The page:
Star for example has three membership levels, with the lowest option corresponding to a lower membership fee but also less say. The rationale is that a small airline with lower revenues does not have to pay the same as the largest member. Reduced say provides an incentive for an airline to upgrade its level, but also reflects that rules should be determined in proportion to impact. Airlines do not always find this to be conducive, and the membership tiers can be contentious. Air China said that in 2012 it upgraded its membership from Class 2 to Class 1. The alliances rarely talk about the differences and what airline is of what status.

Aeroflot was not permitted to join trans-Atlantic JV

Mr Callegari said Aeroflot wanted to join the trans-Atlantic JV led by Air France-KLM and Delta but was not permitted. The carriers have expanded their JV, bringing Alitalia in, but did not want to expand it to Aeroflot. Mr Callegari did not want to specify the reasons since he did not want to speak on behalf of the other airlines.

The only other known example of a major airline being excluded from a JV with fellow alliance partners is US Airways not being invited to join Star's trans-Atlantic JV, ostensibly because US Airways' revenues were too low and would drag down performance for the other carriers. The JVs generally share revenue in proportion to the capacity they put in.

It is unknown if revenue concerns could be a factor against Aeroflot, which is known for competitive North America-Europe fares despite the circuity of connecting in Russia. While sixth-freedom traffic is a noticeable part of Aeroflot's business, it accounts for a minority of passengers.

Aeroflot in Dec-2013 is the 19th largest airline between North America and Europe but this equates to a 1% marketshare. The JV from Air France-KLM, Alitalia and Delta accounts for 22% of the market. Airlines smaller than Aeroflot, such as Austrian and Finnair, are part of the Star and oneworld JVs respectively. Between Russia and North America, Aeroflot accounts for a dominating 59% share of capacity. Transaero accounts for 17%, Delta 13% and Singapore Airlines 11%. Aeroflot has little non-stop competition but there are a plethora of one-stop options.

Despite being unable to join the JV, Aeroflot is increasing relations with Delta. In Nov-2013 the two applied to regulators to increase codeshare flights, including on Aeroflot's Miami-Moscow services. The codeshare dates back to 2011.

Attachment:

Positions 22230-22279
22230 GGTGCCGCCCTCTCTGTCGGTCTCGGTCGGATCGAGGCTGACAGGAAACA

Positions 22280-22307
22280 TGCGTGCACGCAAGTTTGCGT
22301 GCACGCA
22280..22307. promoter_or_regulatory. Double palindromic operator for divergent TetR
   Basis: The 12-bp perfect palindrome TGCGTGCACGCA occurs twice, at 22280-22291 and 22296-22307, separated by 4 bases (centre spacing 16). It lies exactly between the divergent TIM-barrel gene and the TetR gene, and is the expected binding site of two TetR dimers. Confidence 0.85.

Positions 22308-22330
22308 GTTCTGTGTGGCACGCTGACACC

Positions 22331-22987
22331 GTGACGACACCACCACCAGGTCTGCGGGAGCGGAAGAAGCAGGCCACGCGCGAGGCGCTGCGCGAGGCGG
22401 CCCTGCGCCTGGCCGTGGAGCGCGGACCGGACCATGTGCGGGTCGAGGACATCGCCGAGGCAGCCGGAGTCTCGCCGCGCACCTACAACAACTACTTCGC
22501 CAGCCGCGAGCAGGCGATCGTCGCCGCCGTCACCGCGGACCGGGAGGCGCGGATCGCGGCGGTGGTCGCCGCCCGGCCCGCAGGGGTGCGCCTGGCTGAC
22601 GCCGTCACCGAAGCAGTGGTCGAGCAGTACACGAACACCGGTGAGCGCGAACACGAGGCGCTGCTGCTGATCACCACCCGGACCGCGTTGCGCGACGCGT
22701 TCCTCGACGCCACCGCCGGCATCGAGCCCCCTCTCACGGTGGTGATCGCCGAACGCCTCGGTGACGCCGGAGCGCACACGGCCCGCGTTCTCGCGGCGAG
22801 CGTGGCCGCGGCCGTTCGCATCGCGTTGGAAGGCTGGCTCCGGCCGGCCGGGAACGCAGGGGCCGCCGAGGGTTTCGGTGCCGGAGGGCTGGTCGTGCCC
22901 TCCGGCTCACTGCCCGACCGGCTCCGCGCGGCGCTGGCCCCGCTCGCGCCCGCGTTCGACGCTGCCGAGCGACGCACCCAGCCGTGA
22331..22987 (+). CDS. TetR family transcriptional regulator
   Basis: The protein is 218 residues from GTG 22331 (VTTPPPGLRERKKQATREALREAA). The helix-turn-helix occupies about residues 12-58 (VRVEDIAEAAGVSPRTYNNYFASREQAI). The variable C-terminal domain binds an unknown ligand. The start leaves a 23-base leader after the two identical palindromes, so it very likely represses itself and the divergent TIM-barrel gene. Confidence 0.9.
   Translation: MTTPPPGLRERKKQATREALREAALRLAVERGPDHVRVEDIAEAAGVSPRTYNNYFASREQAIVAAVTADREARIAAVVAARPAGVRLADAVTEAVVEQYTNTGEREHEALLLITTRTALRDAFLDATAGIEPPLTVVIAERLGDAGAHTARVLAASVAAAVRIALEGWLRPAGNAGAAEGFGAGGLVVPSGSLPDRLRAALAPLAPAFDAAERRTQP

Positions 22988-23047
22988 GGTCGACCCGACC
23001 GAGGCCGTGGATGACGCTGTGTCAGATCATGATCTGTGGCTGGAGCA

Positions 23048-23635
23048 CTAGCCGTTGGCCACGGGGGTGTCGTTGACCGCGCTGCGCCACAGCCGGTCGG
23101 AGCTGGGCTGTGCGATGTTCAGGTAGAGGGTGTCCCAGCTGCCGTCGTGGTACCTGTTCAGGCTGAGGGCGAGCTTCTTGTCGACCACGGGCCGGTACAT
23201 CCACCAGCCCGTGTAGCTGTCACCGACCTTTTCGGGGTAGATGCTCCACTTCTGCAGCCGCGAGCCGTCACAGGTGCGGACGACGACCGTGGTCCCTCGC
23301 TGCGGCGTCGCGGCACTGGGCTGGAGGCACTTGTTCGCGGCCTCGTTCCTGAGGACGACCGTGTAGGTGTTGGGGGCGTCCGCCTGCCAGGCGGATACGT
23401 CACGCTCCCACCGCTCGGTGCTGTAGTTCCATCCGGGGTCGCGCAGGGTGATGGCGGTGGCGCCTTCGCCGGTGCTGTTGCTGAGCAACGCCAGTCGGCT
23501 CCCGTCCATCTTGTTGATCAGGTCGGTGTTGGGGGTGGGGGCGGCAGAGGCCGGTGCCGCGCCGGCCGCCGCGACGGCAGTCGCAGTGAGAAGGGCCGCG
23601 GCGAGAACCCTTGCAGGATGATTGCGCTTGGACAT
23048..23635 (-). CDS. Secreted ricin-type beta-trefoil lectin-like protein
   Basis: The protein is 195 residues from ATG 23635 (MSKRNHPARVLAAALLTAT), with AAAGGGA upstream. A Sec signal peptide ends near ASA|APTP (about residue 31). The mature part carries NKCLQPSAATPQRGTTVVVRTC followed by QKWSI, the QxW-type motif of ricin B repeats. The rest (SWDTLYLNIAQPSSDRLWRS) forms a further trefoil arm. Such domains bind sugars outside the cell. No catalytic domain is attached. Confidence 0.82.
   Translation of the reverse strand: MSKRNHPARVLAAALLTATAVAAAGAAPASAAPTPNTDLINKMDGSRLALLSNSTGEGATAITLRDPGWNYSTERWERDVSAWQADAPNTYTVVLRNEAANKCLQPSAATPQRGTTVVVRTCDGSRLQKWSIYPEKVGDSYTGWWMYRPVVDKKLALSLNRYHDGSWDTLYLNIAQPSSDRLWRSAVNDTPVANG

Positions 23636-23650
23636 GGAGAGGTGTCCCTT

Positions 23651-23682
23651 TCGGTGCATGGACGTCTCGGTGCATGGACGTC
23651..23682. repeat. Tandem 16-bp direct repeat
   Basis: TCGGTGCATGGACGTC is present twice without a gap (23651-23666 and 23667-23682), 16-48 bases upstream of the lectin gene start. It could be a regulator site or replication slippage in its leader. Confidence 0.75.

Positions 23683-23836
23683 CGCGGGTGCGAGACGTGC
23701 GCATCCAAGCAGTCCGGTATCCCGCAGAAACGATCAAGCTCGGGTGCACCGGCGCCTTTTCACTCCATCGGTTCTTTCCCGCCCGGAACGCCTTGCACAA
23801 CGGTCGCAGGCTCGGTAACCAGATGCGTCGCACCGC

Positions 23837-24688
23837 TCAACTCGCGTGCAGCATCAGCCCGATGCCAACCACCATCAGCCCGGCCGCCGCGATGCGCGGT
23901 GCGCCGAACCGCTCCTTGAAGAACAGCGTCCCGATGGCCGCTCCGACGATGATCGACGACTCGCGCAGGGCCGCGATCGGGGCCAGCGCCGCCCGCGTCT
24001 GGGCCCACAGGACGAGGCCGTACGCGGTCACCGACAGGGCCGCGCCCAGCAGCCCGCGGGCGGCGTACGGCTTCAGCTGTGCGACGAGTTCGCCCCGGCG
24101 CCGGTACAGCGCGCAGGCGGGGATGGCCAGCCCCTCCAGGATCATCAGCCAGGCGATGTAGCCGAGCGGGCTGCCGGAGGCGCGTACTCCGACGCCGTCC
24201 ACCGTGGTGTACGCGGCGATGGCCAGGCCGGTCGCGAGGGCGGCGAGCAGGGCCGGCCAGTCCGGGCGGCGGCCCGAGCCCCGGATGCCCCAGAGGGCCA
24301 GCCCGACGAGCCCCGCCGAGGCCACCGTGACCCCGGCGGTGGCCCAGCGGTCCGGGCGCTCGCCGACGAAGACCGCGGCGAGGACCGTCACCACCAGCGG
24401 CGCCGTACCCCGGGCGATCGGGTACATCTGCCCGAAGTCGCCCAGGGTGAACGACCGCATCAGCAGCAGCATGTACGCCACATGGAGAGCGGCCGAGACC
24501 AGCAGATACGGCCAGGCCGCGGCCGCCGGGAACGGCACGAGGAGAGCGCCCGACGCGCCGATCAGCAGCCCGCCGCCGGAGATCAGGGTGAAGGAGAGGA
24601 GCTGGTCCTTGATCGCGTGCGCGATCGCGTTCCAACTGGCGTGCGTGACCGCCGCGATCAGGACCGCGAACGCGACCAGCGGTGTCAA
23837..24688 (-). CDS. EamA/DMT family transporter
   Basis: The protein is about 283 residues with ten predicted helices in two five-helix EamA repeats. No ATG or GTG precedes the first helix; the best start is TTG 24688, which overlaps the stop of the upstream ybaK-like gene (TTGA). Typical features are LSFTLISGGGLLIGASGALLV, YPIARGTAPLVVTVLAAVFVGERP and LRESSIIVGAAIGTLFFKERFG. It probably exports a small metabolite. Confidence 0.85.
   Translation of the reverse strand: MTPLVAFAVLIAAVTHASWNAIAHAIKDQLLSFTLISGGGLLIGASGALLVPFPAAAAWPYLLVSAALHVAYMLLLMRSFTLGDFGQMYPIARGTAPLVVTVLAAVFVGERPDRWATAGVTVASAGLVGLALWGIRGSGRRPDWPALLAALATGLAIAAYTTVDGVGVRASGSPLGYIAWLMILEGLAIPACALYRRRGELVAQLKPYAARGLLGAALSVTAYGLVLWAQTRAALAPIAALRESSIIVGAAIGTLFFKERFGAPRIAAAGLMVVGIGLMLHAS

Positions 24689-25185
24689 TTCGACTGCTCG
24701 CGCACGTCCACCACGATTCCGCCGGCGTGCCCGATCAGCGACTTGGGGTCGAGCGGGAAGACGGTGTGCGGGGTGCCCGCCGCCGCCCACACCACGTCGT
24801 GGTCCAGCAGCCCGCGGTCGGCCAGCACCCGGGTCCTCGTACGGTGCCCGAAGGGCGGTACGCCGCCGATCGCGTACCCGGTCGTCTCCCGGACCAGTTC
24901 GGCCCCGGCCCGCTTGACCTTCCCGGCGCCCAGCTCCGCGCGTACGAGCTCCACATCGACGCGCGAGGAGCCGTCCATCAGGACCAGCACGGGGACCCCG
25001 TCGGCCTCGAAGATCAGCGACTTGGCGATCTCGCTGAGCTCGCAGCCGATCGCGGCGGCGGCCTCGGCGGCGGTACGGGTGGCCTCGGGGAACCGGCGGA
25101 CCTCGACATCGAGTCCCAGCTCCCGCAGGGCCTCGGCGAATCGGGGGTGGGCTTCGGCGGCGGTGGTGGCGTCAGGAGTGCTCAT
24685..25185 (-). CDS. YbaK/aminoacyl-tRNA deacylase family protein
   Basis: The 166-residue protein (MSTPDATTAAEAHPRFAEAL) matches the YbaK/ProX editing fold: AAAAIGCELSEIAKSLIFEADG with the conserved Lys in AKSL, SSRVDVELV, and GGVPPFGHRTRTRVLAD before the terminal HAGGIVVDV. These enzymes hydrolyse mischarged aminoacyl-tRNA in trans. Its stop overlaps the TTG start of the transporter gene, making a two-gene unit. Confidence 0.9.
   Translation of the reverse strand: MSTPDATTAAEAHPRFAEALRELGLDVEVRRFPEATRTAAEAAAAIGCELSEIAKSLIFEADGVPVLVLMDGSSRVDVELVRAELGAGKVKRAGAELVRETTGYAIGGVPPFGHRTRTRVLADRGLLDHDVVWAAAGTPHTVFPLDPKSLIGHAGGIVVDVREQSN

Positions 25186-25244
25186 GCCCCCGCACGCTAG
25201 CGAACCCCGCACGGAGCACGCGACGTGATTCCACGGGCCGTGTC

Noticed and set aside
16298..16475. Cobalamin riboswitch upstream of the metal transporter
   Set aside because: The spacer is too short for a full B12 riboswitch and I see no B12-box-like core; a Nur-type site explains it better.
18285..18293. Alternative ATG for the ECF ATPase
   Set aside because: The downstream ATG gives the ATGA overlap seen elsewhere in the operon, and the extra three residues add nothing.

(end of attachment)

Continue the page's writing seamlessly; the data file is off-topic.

While reports indicated the relations with Delta were a major factor for Aeroflot to be displeased with the status quo, Mr Callegari says a JV in North America is the third most important one. This is logical as North America is Aeroflot's third-largest region behind Europe and Asia (Northeast and Southeast combined).

Aeroflot international seat capacity by region: 2-Dec-2013 to 8-Dec-2013

Aeroflot international seat capacity share by region: 2-Dec-2013 to 8-Dec-2013

What Aeroflot's options are is not clear. No other US carrier is flying to Russia, although that could theoretically change if a partnership with the largest player is offered, but this would need to be worked around existing alliance partnerships. While awkward, it is not unprecedented as Delta is forming a JV with Virgin Atlantic to supplement its one with SkyTeam partners, who are not necessarily happy with the Delta-Virgin deal.

Aeroflot could change its approach to a partnership with a US carrier for North American feed. JetBlue is based at Aeroflot's largest US point of New York JFK and has numerous receiving codeshares and interlines and has recently started to place its code on other flights. Virgin America is less aggressively pursuing a partnership strategy but is based at Aeroflot's second-largest North American destination of Los Angeles.

North American Airports Aeroflot serves ranked on seat capacity: 2-Dec-2013 to 8-Dec-2013

Rank Airport Total Seats
1 JFK New York John F Kennedy International Airport 8,064
2 LAX Los Angeles International Airport 3,456
3 MIA Miami International Airport 1,728
4 IAD Washington Dulles International Airport 884
5 YYZ Toronto Pearson International Airport 884

A JV in Europe is most important to Aeroflot

The most important JV for Aeroflot that Mr Callegari identified was one covering Europe. Western Europe accounts for 38% of Aeroflot's international seat capacity while Western Europe with Central and Eastern Europe covers 70% of Aeroflot's international seat capacity.

Aeroflot's strategy is not entirely clear except that Russia has the largest domestic market in Europe (larger than Germany) and Aeroflot is worrying about market share now that foreign airlines are increasing capacity and foreign LCCs are entering. But a single partnership could be difficult given the fragmented nature of the European market. Germany is Aeroflot's single largest foreign market, and accounts for 29% of Aeroflot's Western European network.

Aeroflot is entering relatively uncharted waters but there are surely opportunities of many permutations. There are few guiding examples given the limited number of short-haul JVs. Where short-haul JVs do exist (for example: Air China-Cathay Pacific for China-Hong Kong travel; Air New Zealand-Virgin Australia for New Zealand-Australia travel), they tend to focus on two specific markets rather than multiple countries.

There will be barriers, but not insurmountable, for Aeroflot. Intra-Europe flights are a challenge for European airlines, which have been understandably preoccupied with cost-cutting measures. Revenue-generating opportunities are less discussed but with time could see creative solutions that also cross alliance lines, such as pushes for airberlin to codeshare with Air France. Aeroflot and its European peers approach Europe differently: for Aeroflot Europe is relatively healthy with strong local traffic to/from Russia, but for European carriers Europe services are broadly seen as feed for profitable long-haul flights, which capture focus.